How many points is this worth? How long does this paper need to be? What do we need to know for this test? Good questions mean students are engaged and thinking, whereas the questions above are a means to an end. We need to move our students from knowing a bunch of stuff, to being able to find, sort, analyze and ultimately criticize and create information and knowledge. The communication environments shape information production and consumption. Critical thinking is like setting up that filter or that barrier to the media blast that is hitting us. Michael Wesch believes we must go beyond critical thinking in this communication environment.
I have been a visitor to the world wide web for many years. Although I have had myspace and more recently a facebook, I utilized these platforms mostly as a visitor. Perhaps you could say I was a visitor who had a timeshare which I would occasionally serve as my residence. Recently though, I have become more of a resident, I have essentially upgraded from that timeshare to a home that I live in often. So what was my apprehension? I wanted to remain a visitor because I was concerned with my privacy and my appearance. I couldn't "see the point of flaunting myself in front of strangers." I did not see what having an online presence would do for me, I already had a network of people who more or less cared about me and I about them. Dave White and others like Neil deGrasse Tyson have commented on the issue and have created a new perspective from which I can view Twitter and other online spaces.
It can be easy to generalize the work ethic of a generation. Like generations before us, adults tend to view the younger generations as punks or misfits, and lacking proper work ethic. Look at how the younger generations of our past have almost always represented some sort of defiant counter culture. Is today's young generation an exception? Is there work ethic truly less than those who came before? Has technology made us weak, connected yet disconnected us all at the same time?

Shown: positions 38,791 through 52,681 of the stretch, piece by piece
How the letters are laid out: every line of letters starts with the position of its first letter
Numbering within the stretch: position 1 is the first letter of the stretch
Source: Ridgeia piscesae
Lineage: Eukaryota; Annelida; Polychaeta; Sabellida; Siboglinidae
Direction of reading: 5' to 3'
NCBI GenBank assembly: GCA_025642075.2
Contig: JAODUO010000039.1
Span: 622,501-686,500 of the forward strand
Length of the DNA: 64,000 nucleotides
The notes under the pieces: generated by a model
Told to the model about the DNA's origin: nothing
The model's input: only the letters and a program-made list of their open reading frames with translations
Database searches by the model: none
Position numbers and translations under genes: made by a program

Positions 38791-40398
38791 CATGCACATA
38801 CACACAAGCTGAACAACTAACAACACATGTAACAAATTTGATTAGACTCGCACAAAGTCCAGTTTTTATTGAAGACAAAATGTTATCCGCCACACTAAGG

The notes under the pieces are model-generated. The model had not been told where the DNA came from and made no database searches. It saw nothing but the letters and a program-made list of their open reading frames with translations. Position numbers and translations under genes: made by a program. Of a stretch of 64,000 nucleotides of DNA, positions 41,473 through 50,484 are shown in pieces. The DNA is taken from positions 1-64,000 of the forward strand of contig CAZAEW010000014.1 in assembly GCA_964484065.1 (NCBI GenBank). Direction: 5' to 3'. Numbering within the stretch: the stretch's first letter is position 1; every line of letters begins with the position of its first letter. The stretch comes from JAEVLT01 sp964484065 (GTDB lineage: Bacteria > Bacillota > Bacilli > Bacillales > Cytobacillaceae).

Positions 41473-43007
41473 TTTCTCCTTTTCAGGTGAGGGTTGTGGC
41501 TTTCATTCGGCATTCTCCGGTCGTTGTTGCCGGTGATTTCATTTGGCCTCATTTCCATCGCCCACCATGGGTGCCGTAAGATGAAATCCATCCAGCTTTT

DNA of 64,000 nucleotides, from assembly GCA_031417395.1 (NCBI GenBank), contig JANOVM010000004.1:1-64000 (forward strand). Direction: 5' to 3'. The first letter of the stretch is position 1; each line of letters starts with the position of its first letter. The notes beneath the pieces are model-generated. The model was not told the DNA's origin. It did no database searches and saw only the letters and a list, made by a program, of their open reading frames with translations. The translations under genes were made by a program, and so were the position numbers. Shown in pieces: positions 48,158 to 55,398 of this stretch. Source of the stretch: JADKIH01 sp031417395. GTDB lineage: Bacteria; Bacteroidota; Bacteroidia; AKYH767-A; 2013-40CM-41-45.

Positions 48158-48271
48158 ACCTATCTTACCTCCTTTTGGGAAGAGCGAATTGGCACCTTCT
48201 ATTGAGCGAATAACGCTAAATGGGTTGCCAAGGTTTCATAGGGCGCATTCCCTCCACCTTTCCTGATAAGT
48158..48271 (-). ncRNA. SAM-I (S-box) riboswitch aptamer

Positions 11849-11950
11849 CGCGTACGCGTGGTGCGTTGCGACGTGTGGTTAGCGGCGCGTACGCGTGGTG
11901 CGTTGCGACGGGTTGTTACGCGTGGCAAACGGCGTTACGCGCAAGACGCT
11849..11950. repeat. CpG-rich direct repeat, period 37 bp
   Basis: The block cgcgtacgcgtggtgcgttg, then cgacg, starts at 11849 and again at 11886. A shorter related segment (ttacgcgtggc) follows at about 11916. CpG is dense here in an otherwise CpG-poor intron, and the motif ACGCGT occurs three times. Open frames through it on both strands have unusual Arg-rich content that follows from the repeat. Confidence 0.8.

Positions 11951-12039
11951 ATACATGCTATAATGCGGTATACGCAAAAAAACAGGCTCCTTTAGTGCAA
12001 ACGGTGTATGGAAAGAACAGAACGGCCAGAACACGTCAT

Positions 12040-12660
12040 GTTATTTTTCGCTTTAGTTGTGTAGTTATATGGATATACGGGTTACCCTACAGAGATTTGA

Everyone has an opinion about the current generation, Rob Freid a former teacher and principle; "In his most recent book, he describes how school is kind of a “game” for many students who are bored in classes and so give the adults only the minimum required to get a good grade, while craving opportunities to do more intellectual challenging or creative work"(1). Although this is agreeable, is this such a profound statement? Has not every generation felt this way? Didn't Spicoli immortalize this "workethicless" student in 1982's Fast Times at Ridgemont High?
So what is different today? Kids are kids and teenagers are teenagers, that has not changed. Their interests on the other hand have changed. Many students no longer enjoy the outside world and instead close themselves off in an online world of twitter and instagram. In this world, if it is not moderated, laziness can manifest itself. Students today know that they can find information quickly using the internet; they will do so willingly. Tangible relationships and information are making way for superficial relationships and knowledge. That is saying that relationships and information gained through work and contact are being replaced by "followers" and "friends" and information that can be "goggled".
I have a hard time explaining my opinions on this, my brain hurts now, so comment if you can help clarify my own thoughts.
1. Wagner, Tony. Global Achievement Gap : Why Even Our Best Schools Don't Teach the New Survival Skills Our Children Need--and What We Can Do about It. New York, NY, USA: Basic Books, 2010. ProQuest ebrary. Web. 7 February 2015. p.169